Go inside the worlds of art, fashion, design, and lifestyle.
Two years ago, Elena Feit was in Shanghai finishing her MBA in digital marketing. There, she spent most of her free time at fabric markets, dreaming up an innovative fashion concept, and working hand in hand with designers and tailors to realize her creative vision. But she couldn’t ignore the larger picture that surrounded her—pollution, created by the very industry and city in which she was working.
That concern led Feit to launch The Ethiquette in March of 2020. Its name combines “ethics” and “etiquette,” and the French brand offers two collections—one couture and one retail available to rent and buy. All pieces are made from upcycled haute couture fabrics and vintage hand-embroidered Indian saris.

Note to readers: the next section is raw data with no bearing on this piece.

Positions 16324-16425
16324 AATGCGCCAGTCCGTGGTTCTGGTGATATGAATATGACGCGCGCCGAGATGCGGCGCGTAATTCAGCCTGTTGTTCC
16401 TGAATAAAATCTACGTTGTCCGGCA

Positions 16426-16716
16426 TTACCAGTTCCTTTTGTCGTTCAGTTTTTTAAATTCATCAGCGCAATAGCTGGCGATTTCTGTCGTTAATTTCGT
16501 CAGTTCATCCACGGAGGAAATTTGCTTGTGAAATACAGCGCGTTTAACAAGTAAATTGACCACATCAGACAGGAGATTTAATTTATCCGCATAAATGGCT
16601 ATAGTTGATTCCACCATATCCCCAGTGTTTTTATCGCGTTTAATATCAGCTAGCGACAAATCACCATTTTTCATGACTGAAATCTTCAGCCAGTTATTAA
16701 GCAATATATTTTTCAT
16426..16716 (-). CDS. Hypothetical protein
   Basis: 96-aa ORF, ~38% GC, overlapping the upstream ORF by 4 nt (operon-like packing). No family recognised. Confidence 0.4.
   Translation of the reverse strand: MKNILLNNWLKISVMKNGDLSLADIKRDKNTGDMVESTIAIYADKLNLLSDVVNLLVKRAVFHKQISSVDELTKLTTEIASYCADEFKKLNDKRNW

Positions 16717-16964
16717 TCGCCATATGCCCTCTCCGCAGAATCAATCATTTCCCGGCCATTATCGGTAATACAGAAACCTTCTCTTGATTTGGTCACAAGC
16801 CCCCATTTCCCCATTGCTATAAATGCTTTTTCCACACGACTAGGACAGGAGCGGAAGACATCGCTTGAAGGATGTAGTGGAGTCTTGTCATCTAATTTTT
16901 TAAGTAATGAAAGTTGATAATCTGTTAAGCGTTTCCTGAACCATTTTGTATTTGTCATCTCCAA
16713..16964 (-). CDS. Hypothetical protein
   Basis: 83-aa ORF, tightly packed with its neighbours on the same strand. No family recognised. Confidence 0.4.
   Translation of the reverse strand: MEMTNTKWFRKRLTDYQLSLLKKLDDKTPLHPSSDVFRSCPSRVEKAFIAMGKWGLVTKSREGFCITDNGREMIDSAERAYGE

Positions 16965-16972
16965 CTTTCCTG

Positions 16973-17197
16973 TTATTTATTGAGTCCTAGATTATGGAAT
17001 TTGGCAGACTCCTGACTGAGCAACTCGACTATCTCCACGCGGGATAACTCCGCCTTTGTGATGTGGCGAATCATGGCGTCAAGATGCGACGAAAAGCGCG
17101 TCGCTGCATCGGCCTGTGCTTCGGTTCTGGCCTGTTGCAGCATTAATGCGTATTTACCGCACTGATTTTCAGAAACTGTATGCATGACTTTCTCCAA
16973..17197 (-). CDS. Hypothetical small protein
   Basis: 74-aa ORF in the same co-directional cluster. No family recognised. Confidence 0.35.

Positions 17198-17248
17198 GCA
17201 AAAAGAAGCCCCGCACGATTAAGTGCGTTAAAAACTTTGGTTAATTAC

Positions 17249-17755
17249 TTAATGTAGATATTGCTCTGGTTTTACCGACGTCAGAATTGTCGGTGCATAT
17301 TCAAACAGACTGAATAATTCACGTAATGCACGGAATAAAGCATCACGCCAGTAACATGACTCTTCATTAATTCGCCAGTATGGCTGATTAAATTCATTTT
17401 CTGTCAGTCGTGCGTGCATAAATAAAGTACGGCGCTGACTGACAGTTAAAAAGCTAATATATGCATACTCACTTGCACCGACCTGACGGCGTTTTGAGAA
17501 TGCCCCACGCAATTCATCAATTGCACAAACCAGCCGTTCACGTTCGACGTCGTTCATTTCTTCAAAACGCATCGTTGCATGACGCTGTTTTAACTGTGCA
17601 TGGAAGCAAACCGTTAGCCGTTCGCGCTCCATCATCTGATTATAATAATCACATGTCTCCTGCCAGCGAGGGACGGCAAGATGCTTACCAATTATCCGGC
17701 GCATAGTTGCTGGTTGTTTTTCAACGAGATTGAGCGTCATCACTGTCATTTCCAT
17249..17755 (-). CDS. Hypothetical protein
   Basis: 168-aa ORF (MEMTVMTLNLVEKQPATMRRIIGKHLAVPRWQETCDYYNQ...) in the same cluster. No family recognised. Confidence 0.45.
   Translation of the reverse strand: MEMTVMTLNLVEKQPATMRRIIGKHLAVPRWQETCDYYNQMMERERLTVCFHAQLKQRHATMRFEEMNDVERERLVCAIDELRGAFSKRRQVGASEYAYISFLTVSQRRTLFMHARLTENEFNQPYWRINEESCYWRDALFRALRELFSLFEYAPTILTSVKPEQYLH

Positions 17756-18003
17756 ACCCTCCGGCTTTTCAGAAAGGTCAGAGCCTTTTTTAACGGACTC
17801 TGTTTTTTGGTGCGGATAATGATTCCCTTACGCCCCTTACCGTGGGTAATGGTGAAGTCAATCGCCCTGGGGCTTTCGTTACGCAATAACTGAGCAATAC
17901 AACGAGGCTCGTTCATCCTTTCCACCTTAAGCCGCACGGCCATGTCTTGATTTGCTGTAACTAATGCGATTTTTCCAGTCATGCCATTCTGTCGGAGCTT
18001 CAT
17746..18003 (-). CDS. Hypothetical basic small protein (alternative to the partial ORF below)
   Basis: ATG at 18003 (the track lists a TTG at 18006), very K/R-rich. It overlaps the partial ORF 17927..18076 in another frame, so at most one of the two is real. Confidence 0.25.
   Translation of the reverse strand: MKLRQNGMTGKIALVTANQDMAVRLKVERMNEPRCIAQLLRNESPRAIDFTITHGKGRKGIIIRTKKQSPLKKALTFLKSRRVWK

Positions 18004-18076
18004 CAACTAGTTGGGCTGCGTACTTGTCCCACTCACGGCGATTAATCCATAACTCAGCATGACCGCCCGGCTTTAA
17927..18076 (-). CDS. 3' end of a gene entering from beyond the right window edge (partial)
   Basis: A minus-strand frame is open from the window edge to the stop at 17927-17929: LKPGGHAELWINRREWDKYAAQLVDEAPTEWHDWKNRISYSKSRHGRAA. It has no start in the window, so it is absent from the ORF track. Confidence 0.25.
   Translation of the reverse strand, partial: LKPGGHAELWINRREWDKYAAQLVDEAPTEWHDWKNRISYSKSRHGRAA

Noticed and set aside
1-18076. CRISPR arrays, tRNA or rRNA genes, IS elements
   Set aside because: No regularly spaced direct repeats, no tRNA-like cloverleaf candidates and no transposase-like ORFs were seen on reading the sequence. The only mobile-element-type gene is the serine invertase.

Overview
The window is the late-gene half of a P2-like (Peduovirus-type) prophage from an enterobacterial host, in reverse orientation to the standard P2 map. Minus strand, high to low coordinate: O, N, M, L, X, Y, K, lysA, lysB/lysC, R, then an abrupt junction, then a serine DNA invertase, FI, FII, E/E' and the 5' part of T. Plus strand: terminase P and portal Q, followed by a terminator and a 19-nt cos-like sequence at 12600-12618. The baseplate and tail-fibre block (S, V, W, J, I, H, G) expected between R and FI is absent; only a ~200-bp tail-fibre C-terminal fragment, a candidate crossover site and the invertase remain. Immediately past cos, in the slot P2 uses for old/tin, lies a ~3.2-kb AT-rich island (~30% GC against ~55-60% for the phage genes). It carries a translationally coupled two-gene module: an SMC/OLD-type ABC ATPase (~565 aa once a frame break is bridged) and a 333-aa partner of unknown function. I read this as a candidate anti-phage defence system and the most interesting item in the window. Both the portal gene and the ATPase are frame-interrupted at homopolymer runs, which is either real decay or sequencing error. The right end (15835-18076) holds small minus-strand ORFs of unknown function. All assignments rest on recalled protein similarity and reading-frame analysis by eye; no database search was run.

With a small, all-female team, Feit is also building a community through memberships. The perk allows customers to rent more looks per year, engage in dinner parties, atelier visits, special privileges with local restaurants and spas, and more.
Whitewall spoke with Feit about The Ethiquette’s values, and their social commitment to a circular economy.
WHITEWALL: How has The Ethiquette evolved since its launch last year amid the pandemic?
ELENA FEIT: The haute couture collection was only available through membership at the time, which also gave access to a private club, but we’ve since extended it to be rented by everyone. We also launched By The Ethiquette, the retail collection, which is still sophisticated, but more casual than the couture collection.